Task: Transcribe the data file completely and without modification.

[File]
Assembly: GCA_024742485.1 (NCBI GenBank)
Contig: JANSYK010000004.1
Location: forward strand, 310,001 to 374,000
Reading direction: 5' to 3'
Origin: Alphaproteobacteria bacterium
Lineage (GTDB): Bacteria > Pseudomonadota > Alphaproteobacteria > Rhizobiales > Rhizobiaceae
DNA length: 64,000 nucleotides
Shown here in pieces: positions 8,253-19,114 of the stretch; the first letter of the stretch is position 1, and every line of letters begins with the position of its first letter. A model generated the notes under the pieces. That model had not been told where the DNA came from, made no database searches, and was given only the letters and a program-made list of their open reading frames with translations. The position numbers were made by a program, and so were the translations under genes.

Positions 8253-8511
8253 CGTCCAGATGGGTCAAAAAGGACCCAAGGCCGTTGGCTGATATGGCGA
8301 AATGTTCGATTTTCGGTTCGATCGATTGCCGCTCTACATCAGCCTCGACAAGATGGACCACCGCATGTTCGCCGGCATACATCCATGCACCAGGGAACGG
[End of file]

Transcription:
Assembly: GCA_024742485.1 (NCBI GenBank)
Contig: JANSYK010000004.1
Location: forward strand, 310,001 to 374,000
Reading direction: 5' to 3'
Origin: Alphaproteobacteria bacterium
Lineage (GTDB): Bacteria > Pseudomonadota > Alphaproteobacteria > Rhizobiales > Rhizobiaceae
DNA length: 64,000 nucleotides
Shown here in pieces: positions 8,253-19,114 of the stretch; the first letter of the stretch is position 1, and every line of letters begins with the position of its first letter. A model generated the notes under the pieces. That model had not been told where the DNA came from, made no database searches, and was given only the letters and a program-made list of their open reading frames with translations. The position numbers were made by a program, and so were the translations under genes.

Positions 8253-8511
8253 CGTCCAGATGGGTCAAAAAGGACCCAAGGCCGTTGGCTGATATGGCGA
8301 AATGTTCGATTTTCGGTTCGATCGATTGCCGCTCTACATCAGCCTCGACAAGATGGACCACCGCATGTTCGCCGGCATACATCCATGCACCAGGGAACGG